The obvious way to put more money into a company, while maintaining a suitable portion of the cap table, is to invest in companies that are worth more. That, in turn, implies investing in companies that have reduced risk by making more progress.
That’s why so many venture firms are investing later stage, where risk is lower, and valuations are justifiably higher. Later stage investments are also easier to diligence because there’s more of a track record. Ernst and Young’s Turning the Corner report from 2013 said it pretty succinctly: “VC funds are adjusting their investing strategies, preferring to invest in companies that are generating revenue and focusing less on product development, pre-revenue businesses.”
And Paul Graham, founder of Y Combinator, is clearly seeing it in the market, too, referring to “…what used to be the series A stage before series As turned into de facto series B rounds.”
Venture investors are investing later in the risk curve, meaning they have mostly vacated what used to be seed stage, and seed stage investments now are more similar to what Series A investments used to be. That in turn pushes Series B and later rounds further along the risk continuum.
Bigger investments often mean higher valuations
As traditional venture capitalists move away from true seed stage investing, they’re beginning to clump at the later stages, with more investment dollars targeting a relatively stable supply of viable startup investments. That stable supply and increased demand tend to push valuations higher.
That’s further exacerbated by the generally high levels of LP investments over the past decade. Despite relatively poor returns, Limited Partners continue to pour money into the industry, albeit with what appears to be an increasing emphasis on a smaller set of funds with the best track records. The excess capital active in the later stages of the venture market have resulted in a war for tech companies with demonstrable traction, resulting in even further valuation inflation.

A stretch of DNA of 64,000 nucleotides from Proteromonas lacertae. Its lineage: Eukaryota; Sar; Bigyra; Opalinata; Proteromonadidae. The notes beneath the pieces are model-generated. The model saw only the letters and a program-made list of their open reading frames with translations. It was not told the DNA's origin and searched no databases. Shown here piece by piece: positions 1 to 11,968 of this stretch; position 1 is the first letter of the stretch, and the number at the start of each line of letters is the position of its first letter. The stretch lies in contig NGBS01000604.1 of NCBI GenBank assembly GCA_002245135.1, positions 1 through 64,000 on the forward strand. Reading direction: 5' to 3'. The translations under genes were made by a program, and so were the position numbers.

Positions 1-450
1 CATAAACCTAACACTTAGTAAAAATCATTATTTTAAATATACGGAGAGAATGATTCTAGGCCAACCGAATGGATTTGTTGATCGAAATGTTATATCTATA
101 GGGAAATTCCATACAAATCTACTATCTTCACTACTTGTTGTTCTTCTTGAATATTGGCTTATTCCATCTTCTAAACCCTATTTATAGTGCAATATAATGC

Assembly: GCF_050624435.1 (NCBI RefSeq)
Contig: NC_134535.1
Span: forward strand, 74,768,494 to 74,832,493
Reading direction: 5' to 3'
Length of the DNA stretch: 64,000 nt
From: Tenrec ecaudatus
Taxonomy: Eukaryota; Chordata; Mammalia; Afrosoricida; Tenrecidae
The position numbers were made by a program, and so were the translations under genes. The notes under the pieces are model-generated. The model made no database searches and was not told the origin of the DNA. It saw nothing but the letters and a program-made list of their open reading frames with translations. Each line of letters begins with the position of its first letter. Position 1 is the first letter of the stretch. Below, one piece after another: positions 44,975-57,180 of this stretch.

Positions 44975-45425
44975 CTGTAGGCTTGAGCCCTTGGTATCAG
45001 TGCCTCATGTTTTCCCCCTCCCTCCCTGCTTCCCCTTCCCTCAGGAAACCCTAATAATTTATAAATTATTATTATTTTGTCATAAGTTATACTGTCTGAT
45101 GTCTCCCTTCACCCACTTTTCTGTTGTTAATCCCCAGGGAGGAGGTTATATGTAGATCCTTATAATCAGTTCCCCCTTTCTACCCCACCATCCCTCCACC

The venture valuation bubble
For a number of years, I’ve struggled to reconcile the evidence of frothy venture valuations with the inability of amazing entrepreneurs to acquire funding. I suspect the best explanation is that both are true; seed stage investments are irrationally hard to achieve, while mid-stage deals are overly competitive.
Revisiting Paul Graham’s June 2013 essay on Startup Investing Trends (referenced earlier):
“Right now, VCs often knowingly invest too much money at the series A stage. They do it because they feel they need to get a big chunk of each series A company to compensate for the opportunity cost of the board seat it consumes. Which means when there is a lot of competition for a deal, the number that moves is the valuation (and thus amount invested) rather than the percentage of the company being sold. Which means, especially in the case of more promising startups, that series A investors often make companies take more money than they want.”There is tremendous pressure in the venture industry to invest more money, at higher valuations, in more mature companies.
Higher investment valuations require higher exit valuations
We have already discussed the economic imperative for venture firms to seek massive exits. What happens when those already lofty multiples are rebased on a significantly higher initial investment valuation? It simply means that the size of the liquidity events required to achieve success are all that much larger.
The entrepreneurs are feeling it, too. Peter Delevett’s article in the San Jose Mercury News goes on to quote venture investor Craig Hanson: “In other words, too much money now makes it harder for the VC firms and entrepreneurs to strike it rich later.”
Swinging for the fences